Why 'Neds' deserves awards (but probably won't win them)

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Don't let Peter Mullan's brilliant 'Neds' pass you by among the rush of more shiny Bafta contenders, says Dave Calhoun, who meets the film's unassuming 17-year-old star

This month sees an embarrassment of riches on our screens as the nation’s distributors push, shove and elbow each other out of the way to release their more prestigious films before the February 11 deadline which allows their films to qualify as contenders for the Baftas. Some films of the likes of ‘127 Hours’, ‘The King’s Speech’ and ‘True Grit’ will triumph, but most will not – and some filmmakers will be left wondering whether it was worth joining the fray in the first place, especially if punters flock to see their rivals’ films instead.

One film which will inevitably be passed over by Bafta voters in favour of more slick or easily digestible work is Peter Mullan’s ‘Neds’ (subtitled ‘Non-Educated Delinquents’), which suffered the same fate at last month’s unusually conservative British Independent Film Awards. Even if ‘Neds’ misses out on prizes, it would be a huge shame if audiences also missed out on this daring British film simply because it was drowned out by all the shouting and waving of awards season.

Neds’ is 51-year-old Scottish actor Peter Mullan’s third film as a writer-director after ‘Orphans’ and ‘The Magdalene Sisters’, and like those earlier films and much of Mullan’s work in front of the camera in films such as ‘My Name Is Joe’, it’s tough and uncompromising. It’s a difficult film to categorise or even love: it has a dark heart and an unflinching gaze and flirts boldly with realism and fantasy (although leaning mostly towards the former) in telling the story of John, a young teen in early 1970s Glasgow who falls in with a hard-nut crowd at school while at the same time being failed by a fractured family and inept school (portrayed so absurdly that it recalls Lindsay Anderson’s ‘If…’). Mullan himself plays John’s alcoholic father, and his near-silent performance is as terrifying as the scene in which John ties knives to his hands and hits the streets.

In keeping with the film’s authentic air – it doesn’t overdo the period touches and its language hasn’t been softened for middle England – Mullan cast the film from open auditions in Glasgow. That’s how he found young Conor McCarron, from the Pollok area of the city, who plays John in all but the opening scenes of ‘Neds’ as he transforms from a top-stream pupil to a knife-wielding, bullying aggressor who terrorises Glasgow’s estates.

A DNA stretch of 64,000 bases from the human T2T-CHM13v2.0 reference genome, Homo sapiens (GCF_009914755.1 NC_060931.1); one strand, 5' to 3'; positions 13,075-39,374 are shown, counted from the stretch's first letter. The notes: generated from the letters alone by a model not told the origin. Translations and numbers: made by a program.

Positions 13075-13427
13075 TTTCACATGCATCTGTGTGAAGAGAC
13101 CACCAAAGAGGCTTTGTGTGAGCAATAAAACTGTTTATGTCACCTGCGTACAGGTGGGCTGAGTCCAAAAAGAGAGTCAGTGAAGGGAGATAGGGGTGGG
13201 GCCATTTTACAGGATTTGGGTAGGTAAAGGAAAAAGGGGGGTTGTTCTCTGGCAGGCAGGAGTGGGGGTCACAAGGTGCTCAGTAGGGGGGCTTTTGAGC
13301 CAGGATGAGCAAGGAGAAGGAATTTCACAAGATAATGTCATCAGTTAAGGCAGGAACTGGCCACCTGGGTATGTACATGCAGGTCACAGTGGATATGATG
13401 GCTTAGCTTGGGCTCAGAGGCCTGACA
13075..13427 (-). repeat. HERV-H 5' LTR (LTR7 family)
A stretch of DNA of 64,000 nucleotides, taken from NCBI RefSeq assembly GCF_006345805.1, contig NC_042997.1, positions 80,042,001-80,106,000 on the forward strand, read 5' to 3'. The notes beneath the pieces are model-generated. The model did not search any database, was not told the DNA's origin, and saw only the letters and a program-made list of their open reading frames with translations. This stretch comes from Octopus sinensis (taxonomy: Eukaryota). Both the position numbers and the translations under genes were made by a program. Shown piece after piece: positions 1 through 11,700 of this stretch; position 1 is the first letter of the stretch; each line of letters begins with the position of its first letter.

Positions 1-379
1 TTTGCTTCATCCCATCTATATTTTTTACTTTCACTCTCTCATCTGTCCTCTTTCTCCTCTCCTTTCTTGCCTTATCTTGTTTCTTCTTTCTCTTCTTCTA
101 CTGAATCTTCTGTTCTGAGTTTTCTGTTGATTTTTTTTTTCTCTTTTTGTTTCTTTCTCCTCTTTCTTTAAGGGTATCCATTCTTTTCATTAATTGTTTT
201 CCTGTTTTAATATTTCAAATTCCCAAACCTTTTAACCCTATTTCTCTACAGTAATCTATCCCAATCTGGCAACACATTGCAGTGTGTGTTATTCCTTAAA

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I met McCarron – now 17, but only 16 when he shot the film in summer 2009 – when he travelled to London in November. McCarron was still at school when he auditioned in April 2009. When he then landed the part, he kept it secret from his friends. ‘I didn’t tell many people at first,’ he remembers. ‘Then I started telling  a few, and only because of my hair. It was so long and I never let my hair get long – in my school, you’d get banged up for having hair like that.’

Blunt and down to earth, McCarron is no stage-school kid: he’s not acted before and drama at his school was just an excuse, he says, ‘to have a chat with your mates’. He has since quit school and is doing a course in thermal insulation. ‘I started two months ago. It’s part time, something to fall back on in case I don’t get offers. But I’m dying to continue acting.’

When I spoke to Mullan last year, he hoped that ‘Neds’ would speak to audiences about the modern world as much as about the 1970s: ‘I wanted to take a little leaf out of the Brechtian book and by setting it in recent history perhaps we can take a step back and look at things today a little more clearly.’

I ask McCarron if he feels the same about the film’s relevance. ‘It can happen,’ he says of its story. ‘It can happen all over the world.’ He doesn’t mention it when we meet, but it emerged only last week in the Scottish press that McCarron has his own experience of knife crime: his dad was sentenced last August to a minimum of 18 years for stabbing a man to death in a bar.
It puts in sad context McCarron’s winning of the Best Actor award at last September’s San Sebastian Film Festival. Needless to say, Mullan was thrilled for him: ‘I was dead pleased for Conor. He was 15 when he auditioned, 16 when he did that part and now he’s 17 and he wins one of the biggest prizes on Planet Earth. It’s incredible.’

While he waits to see whether ‘Neds’ is a one-off or the beginning of a career, McCarron wants the film to open in cinemas so that his peers can see why he was sneaking away from school in 2009. ‘That’s something that’s been driving me insane for the past year. I’m dying for it to come out. I want my friends’ views. I want to know what people think, especially in Glasgow. I want it to hurry up and get to January.’



Read our review of 'Neds'

Author: Dave Calhoun



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